Worldwide icon-chevron-right Europe icon-chevron-right United Kingdom icon-chevron-right Scotland icon-chevron-right Glasgow icon-chevron-right Five must-do things at the Merchant City Festival
News / Arts & Entertainment

Five must-do things at the Merchant City Festival


Home to institutions like the City Halls and the Old Fruitmarket, the Gallery of Modern ArtStreet Level Photoworks and the Tron Theatre, countless great bars and restaurants including Gandolfi’s, Mono, Dakhin, Hutchesons and Blackfriar’s and a whole host of fine public spaces, The Merchant City stakes a strong claim to be Glasgow’s cultural quarter. It’s only fitting, then, that the area should be home to such a diverse and carnivalesque annual summer festival, which takes over all kinds of spaces both inside and out every late July in a colourful blur of music, dance, theatre, fashion, art, design and family events, and so much more. We scanned the densely-packed programme for some of the standout highlights so you don’t have to.

1. Witness the ballet of the JCB
Whoever knew that earthmoving machinery could be beautiful? A brand new large-scale outdoor show by Motionhouse Productions, 'Fragile' will see dancers interact with dazzling strength and agility with three big yellow diggers, in a show exploring “the architecture of the modern urban environment” which is described as a “poignant celebration of the relationship between movement and emotion.” Tell that to the guy stuck digging a hole the road with a shovel.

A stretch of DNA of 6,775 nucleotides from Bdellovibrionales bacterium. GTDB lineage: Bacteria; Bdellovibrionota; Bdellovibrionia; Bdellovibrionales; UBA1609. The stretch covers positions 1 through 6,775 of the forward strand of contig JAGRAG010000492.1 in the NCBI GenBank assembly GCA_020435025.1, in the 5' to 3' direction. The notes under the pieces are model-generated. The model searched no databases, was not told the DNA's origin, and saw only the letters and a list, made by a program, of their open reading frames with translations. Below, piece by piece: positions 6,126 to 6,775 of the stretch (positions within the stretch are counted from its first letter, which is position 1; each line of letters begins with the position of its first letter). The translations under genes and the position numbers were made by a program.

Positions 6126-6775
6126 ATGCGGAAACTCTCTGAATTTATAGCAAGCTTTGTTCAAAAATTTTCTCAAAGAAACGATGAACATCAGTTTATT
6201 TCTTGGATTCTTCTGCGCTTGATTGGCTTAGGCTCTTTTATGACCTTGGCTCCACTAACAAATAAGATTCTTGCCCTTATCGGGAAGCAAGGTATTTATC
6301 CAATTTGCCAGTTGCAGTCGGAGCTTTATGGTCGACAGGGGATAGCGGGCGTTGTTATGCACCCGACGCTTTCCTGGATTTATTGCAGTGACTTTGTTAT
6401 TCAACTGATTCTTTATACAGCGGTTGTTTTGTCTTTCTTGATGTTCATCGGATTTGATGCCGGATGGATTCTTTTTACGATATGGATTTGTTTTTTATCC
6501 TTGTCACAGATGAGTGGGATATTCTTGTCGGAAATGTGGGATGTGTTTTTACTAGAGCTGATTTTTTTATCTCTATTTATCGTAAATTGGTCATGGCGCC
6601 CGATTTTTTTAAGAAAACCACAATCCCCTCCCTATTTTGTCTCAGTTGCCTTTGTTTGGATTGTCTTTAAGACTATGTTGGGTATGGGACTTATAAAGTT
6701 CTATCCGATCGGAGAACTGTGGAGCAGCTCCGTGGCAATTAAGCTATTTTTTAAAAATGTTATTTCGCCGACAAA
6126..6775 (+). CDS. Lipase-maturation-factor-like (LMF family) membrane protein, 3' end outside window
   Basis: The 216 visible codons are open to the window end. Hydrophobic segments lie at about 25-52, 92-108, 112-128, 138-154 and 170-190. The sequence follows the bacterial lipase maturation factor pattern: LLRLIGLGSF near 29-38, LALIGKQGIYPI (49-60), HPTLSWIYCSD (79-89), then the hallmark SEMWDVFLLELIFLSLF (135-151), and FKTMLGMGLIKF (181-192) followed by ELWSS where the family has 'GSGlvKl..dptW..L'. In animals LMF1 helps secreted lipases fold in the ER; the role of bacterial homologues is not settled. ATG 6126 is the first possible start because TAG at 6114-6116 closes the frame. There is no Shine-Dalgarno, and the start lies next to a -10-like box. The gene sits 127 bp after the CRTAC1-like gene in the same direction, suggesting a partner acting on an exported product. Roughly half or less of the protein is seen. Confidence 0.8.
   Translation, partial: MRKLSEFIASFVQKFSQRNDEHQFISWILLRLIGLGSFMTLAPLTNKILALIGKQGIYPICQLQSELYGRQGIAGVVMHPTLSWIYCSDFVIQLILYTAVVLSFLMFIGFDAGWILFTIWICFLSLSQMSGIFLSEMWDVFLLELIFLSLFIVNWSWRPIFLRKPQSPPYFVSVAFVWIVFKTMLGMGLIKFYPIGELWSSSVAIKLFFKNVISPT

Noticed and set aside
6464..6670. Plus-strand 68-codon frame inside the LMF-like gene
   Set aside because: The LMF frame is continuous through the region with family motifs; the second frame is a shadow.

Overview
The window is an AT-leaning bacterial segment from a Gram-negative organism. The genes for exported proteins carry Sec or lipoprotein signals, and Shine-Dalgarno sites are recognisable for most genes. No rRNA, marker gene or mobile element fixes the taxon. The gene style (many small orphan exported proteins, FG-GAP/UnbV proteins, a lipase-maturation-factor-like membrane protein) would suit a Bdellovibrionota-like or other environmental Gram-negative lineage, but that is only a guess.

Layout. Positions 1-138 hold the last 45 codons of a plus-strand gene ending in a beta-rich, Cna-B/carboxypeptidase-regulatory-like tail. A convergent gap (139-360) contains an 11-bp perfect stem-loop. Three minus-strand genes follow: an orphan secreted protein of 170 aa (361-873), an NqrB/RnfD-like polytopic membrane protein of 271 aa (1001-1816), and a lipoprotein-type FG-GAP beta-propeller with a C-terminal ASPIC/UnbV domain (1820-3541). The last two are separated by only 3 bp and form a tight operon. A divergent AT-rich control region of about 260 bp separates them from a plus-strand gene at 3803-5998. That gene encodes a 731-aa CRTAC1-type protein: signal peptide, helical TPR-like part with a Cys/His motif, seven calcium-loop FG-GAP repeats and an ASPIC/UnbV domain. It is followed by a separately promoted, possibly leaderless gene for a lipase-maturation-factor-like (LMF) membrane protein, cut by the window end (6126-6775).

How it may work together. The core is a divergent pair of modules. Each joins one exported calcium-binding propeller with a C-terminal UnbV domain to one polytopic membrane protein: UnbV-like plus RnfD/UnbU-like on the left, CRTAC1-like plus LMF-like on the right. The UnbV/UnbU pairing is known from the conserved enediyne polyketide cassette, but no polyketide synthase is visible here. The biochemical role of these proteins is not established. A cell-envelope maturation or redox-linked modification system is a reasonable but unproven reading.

2. Walk in the footsteps of rock’n’roll giants
There’s music history in the very bricks and mortar of the Merchant City, as a tour around venues past and present in association with Glasgow Music City Tours will prove. From Britain’s oldest surviving music hall (the Britannia Panopticon) to one of its most famous (the Barrowland Ballroom), visit the old stomping grounds of stars from Stan Laurel to Franz Ferdinand, Billy Connolly and Simple Minds. Better still each tour ends with a concert at Mono by an up and coming Glasgow artist.

3. Eat, drink and be merry on Tontine Lane
An address so obscure it doesn’t even show up on Google Maps, Tontine Lane (found behind Commonwealth House between Bell Street, Albion Street and Trongate) is a pocket of hidden Glasgow history that’s home to a piece of landmark public art in the form of Douglas Gordon’s Hitchcockian Empire sign. Both the sign and the lane itself will be re-illuminated, as Tontine is transformed into a pop-up market for the duration of the Merchant City Festival, featuring Scottish food and drink, art installations, cinematic projections, music, performances and more, with support from partners including Sub Club and Heverlee beer.

4. Take a comedy crawl around the Merchant City
An institution at the Glasgow Comedy Festival, the Merchant City Comedy Crawl is like a race to see which will cause your knees to buckle quicker: all the jokes or all the booze (drink responsibly now people). “Rock’n’roll comedian” Raymond Mearns leads the trek around several Merchant City venues, in which will be waiting a surprise array of skilled laugh-makers to tickle your funny bones. Them and some well stocked bars.

5. Watch out for roving street performers
You don’t necessarily even have to find the good stuff at the Merchant City Festival, as some of it might well find you in the form of participants in the SURGE Festival of Street Arts, Physical Theatre and Circus (effectively the MCF’s festival-within-a-festival). Performers will roam the streets (specifically around Candleriggs), proffering all kinds of weird and wacky acts from the 'Aristo Cats' (two aristocrats with feline tendencies sniffing out the Weegie riff-raff) to 'Fame Factory' (a pair of shyster ex-PR consultants who promise to make anyone famous in three minutes, provided you can help them stay out of jail).